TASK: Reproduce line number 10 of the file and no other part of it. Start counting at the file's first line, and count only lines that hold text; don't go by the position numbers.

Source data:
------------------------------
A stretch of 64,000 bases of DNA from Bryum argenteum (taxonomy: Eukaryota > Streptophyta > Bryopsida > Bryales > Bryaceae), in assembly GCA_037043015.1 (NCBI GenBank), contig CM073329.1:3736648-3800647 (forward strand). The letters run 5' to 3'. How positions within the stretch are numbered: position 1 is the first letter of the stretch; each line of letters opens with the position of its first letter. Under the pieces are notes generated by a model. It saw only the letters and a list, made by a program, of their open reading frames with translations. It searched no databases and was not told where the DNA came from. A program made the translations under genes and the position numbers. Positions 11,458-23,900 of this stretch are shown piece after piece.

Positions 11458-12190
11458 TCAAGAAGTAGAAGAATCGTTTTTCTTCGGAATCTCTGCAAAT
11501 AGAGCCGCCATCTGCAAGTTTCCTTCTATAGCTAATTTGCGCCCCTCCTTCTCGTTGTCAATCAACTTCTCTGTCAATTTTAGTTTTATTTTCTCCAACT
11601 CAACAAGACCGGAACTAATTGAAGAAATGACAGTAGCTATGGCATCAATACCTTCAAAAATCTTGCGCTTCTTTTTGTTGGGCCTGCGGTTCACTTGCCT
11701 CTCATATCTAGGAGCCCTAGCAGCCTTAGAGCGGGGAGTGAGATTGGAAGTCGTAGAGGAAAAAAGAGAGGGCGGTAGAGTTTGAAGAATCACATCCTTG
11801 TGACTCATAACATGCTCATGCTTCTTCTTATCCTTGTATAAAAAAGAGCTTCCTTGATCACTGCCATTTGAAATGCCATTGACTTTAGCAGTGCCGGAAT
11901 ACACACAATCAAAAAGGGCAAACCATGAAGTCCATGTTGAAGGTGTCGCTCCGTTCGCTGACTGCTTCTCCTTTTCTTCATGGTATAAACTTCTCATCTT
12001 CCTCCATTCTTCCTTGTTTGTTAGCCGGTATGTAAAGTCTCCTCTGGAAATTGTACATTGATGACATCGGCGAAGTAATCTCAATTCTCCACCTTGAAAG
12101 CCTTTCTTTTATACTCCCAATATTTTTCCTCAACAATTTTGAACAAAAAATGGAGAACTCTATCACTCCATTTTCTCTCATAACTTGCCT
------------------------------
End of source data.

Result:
12101 CCTTTCTTTTATACTCCCAATATTTTTCCTCAACAATTTTGAACAAAAAATGGAGAACTCTATCACTCCATTTTCTCTCATAACTTGCCT